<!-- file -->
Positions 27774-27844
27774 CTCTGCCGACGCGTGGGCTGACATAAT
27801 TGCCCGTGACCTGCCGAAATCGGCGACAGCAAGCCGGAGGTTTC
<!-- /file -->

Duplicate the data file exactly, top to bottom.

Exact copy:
Positions 27774-27844
27774 CTCTGCCGACGCGTGGGCTGACATAAT
27801 TGCCCGTGACCTGCCGAAATCGGCGACAGCAAGCCGGAGGTTTC